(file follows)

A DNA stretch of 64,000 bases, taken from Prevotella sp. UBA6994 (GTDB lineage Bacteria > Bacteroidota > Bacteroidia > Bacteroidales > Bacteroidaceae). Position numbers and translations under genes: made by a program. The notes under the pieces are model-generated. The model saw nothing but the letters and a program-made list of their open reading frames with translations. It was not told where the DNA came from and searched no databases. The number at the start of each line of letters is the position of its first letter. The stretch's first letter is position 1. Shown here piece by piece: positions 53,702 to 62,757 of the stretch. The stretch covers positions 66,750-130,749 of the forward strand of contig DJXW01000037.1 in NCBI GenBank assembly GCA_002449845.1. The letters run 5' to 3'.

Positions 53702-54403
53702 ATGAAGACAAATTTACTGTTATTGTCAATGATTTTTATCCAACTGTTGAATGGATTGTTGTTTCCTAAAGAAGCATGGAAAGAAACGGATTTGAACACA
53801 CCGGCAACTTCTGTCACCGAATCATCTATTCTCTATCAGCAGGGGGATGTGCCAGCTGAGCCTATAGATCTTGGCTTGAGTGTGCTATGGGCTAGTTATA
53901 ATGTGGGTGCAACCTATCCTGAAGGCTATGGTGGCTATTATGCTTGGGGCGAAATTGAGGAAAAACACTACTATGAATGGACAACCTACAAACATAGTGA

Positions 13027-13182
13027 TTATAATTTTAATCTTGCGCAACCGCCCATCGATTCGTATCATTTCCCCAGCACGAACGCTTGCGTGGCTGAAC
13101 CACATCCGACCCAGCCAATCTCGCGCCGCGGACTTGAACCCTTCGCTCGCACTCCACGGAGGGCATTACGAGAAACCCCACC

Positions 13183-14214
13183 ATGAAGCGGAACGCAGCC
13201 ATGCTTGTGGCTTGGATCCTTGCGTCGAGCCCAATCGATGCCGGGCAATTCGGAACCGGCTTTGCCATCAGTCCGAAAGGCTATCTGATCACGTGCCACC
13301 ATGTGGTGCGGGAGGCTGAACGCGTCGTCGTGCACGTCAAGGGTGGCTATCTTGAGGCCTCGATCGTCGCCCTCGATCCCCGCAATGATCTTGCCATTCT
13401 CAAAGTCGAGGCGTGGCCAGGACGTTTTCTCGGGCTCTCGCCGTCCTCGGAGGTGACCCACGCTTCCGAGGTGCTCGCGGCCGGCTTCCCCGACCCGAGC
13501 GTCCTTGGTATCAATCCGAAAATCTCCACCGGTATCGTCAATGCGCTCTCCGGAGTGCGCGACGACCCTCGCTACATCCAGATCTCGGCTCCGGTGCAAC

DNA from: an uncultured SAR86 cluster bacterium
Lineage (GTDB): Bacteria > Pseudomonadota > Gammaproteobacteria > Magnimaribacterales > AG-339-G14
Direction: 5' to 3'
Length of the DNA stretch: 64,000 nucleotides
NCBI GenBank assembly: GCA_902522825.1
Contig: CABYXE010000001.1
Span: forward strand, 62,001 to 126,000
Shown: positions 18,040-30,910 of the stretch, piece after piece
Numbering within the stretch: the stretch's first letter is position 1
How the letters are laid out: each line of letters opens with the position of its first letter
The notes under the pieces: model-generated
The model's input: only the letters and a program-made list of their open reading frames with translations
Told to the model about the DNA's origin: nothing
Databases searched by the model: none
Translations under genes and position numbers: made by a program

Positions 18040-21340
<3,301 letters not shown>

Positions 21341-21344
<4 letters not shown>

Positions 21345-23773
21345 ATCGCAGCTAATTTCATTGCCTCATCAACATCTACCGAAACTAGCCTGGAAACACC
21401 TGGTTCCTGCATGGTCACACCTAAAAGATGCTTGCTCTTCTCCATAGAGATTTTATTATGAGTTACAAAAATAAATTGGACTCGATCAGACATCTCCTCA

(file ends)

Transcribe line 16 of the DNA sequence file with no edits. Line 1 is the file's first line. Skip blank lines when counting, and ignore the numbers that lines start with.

Lineage (GTDB): Bacteria > Pseudomonadota > Gammaproteobacteria > Magnimaribacterales > AG-339-G14